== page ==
Wednesday, May 29, 2013

Parrhesia: My New Favourite Word

A Nazi soldier knocks down a young boy entering the Warsaw Ghetto causing him to spill, from his coat, potatoes and other vegetables he had been carrying. The soldier kicks the boy but is interrupted by a man carrying a doctor’s satchel and a wrapped parcel. The man, looking as if he can’t believe what he is seeing, yells at the soldier, “Stop! Have you no shame beating a child?” The soldier is stunned into stillness and looks away (in shame? Or to look for further orders from a superior? It is hard to tell exactly). The boy makes his escape and runs away into the Ghetto. The man with the satchel and parcel turns abruptly and walks away quickly.

This scene, in Polish director Andrzej Wajda’s film Korczak, hit me with the force of a bus when I saw it in 1990. The film is the story of Janusz Korczak (aka Henryk Goldszmit) a Polish-Jewish pediatrician and educator who ran an orphanage (with Stefania Wilczyńska) in Warsaw for 30 years. The Nazi’s, in 1940, forced Korczak to move his orphanage into the Warsaw Ghetto where, after two years, the 196 orphans along with Korczak and Stefania were deported to the Treblinka extermination camp. Despite repeated offers of rescue and sanctuary Korczak refused to leave the children choosing to share their doom.

For most of my life I have wondered about this kind of confrontation – speaking truth to power, as the Quaker's say. The ethic and politics of this statement is one that has guided me my entire adult life. It is also something rooted in my own experience of voicelessness – something I learned through the work of Alice Miller and whose books I am avidly re-reading after a many years hiatus. Nor can I claim that I have “found” my voice. I am still searching (or constructing, if you prefer a building metaphor).

My search has led me to French philosopher Michel Foucault’s final lectures in which he applied his genealogical method to the greek term parrhesia, variously translated as “free speech”, “to speak everything”, “to speak boldy” or, as was used in the title of the book of these lectures, “fearless speech.” Foucault’s work on this term’s diverse uses over several hundred years and several cultures is, as usual, brilliant if, tantalizingly, incomplete. But he shared enough to make the case that this term defined a particular relation between people and truth that changed over time, beginning, perhaps, in a context in which truth, speech and power corresponded in a naïve political manner and evolving (genealogically) to name the more complex inter-relation of truth, education, philosophy, power and speech and, of course, forming the roots of our contemporary notions of free speech and human rights. Suffice to say, by the time Foucault is done, we’ve traveled over half a millennium from Socrates, Plato and Euripides to Plutarch and Seneca, et al.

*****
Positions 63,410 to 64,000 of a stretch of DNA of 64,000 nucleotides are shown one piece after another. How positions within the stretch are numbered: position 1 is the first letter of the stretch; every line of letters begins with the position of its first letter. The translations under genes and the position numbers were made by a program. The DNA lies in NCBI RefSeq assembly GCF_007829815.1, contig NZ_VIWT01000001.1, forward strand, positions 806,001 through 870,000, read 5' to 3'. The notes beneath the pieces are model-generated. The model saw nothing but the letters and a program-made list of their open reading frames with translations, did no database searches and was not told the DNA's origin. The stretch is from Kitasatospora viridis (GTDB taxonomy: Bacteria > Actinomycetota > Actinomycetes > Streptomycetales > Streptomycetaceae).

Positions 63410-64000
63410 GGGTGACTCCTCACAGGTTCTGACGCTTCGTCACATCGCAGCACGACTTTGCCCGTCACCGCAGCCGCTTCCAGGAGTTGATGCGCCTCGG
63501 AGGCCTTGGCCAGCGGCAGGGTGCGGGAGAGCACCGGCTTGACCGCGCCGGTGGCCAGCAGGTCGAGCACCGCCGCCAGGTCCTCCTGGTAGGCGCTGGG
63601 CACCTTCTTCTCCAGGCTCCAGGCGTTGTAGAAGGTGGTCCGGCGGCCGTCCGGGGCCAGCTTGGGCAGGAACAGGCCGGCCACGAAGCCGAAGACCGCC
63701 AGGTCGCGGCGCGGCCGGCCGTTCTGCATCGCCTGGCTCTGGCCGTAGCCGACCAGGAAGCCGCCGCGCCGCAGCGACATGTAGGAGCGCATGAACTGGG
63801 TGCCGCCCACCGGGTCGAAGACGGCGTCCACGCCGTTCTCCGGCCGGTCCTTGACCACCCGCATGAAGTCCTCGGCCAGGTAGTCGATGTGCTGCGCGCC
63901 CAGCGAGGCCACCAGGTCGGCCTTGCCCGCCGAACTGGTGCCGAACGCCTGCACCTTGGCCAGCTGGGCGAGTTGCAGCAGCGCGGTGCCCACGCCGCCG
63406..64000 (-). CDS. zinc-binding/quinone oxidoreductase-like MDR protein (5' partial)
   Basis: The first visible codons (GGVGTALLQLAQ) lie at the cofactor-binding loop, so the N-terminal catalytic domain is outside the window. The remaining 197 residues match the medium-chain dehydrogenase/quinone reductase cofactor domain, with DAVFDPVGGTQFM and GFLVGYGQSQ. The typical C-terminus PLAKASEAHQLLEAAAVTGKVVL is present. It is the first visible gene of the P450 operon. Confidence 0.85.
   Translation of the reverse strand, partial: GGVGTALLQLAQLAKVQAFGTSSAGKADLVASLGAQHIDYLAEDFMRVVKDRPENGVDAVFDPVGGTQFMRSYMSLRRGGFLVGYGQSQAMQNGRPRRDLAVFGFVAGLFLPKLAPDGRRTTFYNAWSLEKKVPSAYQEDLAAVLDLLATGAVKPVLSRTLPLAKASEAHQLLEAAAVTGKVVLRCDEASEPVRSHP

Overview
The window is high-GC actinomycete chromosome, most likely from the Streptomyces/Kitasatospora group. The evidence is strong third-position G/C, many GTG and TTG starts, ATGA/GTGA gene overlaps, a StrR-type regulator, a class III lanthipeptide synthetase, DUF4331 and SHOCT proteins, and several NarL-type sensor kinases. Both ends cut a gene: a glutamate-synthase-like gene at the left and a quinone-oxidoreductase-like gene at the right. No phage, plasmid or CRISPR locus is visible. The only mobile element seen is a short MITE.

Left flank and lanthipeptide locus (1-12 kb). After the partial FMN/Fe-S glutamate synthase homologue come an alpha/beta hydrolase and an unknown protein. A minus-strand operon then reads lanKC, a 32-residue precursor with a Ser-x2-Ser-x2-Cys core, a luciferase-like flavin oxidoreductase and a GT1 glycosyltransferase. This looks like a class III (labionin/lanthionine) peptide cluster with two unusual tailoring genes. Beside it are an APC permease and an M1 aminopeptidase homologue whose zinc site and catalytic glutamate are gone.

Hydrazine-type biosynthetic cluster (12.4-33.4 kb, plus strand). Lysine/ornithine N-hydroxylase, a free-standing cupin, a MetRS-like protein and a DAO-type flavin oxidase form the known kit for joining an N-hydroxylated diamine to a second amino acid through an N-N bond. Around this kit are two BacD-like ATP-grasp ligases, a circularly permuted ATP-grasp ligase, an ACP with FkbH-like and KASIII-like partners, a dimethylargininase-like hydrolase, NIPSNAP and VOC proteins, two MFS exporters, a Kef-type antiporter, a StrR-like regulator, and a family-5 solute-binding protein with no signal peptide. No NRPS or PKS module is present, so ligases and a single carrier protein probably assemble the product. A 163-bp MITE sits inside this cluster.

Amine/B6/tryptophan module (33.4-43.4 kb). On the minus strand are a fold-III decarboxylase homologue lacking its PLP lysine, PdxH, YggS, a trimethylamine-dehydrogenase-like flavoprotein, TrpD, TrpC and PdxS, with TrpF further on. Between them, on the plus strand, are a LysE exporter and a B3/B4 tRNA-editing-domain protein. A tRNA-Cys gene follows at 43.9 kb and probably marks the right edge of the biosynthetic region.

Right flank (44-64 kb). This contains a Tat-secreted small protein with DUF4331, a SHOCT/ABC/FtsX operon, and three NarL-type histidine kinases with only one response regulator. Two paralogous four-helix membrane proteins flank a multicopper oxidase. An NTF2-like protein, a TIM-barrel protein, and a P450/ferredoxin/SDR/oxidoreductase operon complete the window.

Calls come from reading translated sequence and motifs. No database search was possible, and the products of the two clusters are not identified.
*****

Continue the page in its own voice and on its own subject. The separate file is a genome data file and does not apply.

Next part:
There is one particular sense of parrhesia that hit me with the power of the revelation of finding a word that names something that you have experienced but for which, until that moment, you had no name. Patterns for which we lack names are like fish that flit away out of sight just before we catch them in our focus. Without a name it is hard to be certain if what we are noticing is, in fact, a pattern – or at least a meaningful one. (Nor do I want to imply that my choice of focus here represents any essential definition of parrhesia – the nature of Foucault’s work is precisely to show that it is a process – an on-going dialogue – not a thing set in stone). Nonetheless, this word now serves to allow me to see more clearly a pattern of resistant communication (i.e. resisting oppressive power) that I have witnessed, watched, heard and experienced.